While exploring the wealth of potential platforms, they soon discovered that scalability could be an issue. “What we learned about building our own products was that while we were very capable of making money, we simply couldn’t scale them. We loved video, but couldn’t afford to do enough of it, Bonnie said. This motivated TMB to turn its attention to acquisition.

After a couple of years of research, they found a ‘very, very complementary acquisition’ in LA-based Jukin Media. “We wanted an acquisition that would fit with the culture of TMB, that would enhance who we were as a company,” Bonnie said. “What we loved about Jukin was that they were also ‘audience first’ – all of their content was user-generated, very much like our own brands Taste of Home or Family Handyman.”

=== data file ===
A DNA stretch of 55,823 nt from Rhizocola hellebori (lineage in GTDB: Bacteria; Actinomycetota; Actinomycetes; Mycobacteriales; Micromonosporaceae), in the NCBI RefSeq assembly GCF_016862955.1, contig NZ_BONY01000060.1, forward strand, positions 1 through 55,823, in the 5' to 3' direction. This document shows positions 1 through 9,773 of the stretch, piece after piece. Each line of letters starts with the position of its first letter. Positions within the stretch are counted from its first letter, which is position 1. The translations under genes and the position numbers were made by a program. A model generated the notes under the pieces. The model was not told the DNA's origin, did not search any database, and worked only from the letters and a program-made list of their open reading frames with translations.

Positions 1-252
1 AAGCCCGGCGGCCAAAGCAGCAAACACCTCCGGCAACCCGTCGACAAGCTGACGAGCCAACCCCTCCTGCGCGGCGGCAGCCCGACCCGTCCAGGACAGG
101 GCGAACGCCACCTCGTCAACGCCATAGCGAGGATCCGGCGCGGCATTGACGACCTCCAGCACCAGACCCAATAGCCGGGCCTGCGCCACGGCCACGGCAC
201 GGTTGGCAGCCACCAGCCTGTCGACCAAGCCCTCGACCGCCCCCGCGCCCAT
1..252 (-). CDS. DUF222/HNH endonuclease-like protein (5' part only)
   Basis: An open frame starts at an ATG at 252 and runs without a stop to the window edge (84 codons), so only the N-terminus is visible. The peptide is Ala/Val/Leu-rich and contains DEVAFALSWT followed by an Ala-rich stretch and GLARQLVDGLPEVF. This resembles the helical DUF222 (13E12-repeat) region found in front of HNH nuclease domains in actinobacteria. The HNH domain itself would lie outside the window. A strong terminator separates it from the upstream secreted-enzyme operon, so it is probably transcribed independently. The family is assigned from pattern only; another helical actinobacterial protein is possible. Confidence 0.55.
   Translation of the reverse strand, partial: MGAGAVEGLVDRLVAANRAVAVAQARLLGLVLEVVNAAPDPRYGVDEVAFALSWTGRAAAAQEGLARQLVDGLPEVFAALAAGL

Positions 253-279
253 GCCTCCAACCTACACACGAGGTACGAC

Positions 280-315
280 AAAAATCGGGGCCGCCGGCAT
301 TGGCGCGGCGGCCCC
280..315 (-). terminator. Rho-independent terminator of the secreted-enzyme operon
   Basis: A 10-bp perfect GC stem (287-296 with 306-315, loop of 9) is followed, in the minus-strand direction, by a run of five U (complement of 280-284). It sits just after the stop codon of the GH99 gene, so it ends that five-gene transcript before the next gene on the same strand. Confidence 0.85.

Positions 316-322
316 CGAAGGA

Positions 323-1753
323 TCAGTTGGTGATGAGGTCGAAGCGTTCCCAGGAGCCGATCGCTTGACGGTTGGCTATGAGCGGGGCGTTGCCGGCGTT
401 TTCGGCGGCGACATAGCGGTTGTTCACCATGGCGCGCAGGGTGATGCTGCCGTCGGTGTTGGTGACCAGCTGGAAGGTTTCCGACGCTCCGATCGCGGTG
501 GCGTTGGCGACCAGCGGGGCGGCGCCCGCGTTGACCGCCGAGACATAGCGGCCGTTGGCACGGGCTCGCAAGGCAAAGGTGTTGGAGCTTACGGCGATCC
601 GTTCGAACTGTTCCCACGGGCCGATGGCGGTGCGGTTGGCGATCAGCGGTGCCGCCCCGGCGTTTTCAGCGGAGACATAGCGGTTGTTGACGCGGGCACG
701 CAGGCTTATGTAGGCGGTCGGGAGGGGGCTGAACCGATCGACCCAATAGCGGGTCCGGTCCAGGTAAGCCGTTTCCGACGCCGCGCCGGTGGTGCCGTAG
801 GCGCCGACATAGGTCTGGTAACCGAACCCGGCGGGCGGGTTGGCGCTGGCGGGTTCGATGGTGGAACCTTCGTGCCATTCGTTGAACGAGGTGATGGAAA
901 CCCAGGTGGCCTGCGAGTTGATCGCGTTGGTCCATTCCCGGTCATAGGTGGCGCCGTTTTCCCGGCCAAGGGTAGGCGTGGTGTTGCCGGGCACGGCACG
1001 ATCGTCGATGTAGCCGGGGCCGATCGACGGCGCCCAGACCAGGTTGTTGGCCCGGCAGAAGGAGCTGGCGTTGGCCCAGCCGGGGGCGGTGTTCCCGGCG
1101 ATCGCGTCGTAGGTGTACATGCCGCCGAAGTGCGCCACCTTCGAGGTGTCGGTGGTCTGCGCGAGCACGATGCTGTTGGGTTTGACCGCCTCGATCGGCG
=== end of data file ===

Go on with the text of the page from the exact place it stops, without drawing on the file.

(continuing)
This partnership has helped them achieve significant growth in social and streaming, and add ‘production and licensing’ to advertising and commerce as one of their major revenue streams. TMB has teams located all over the world who source ‘clips’ – short videos filmed and submitted by consumers – that can then be used in TV shows and news programmes and sold to advertisers. They have paid out over $30 million over the last 10 years to clip owners, and clips have been used in commercials for Cheerios, Coca Cola and more.

Another factor in TMB’s success has been through affiliate revenue, for which several of their brands are a natural fit. “For Taste of Home, we’re testing kitchen products all the time; for Family Handyman we use lots of different tools – so this was a natural extension for our editors to move into,” she said. “We’re in a great position to build both on the trust of our brands and on our relationship with our audience, to sell products that we truly recommend.”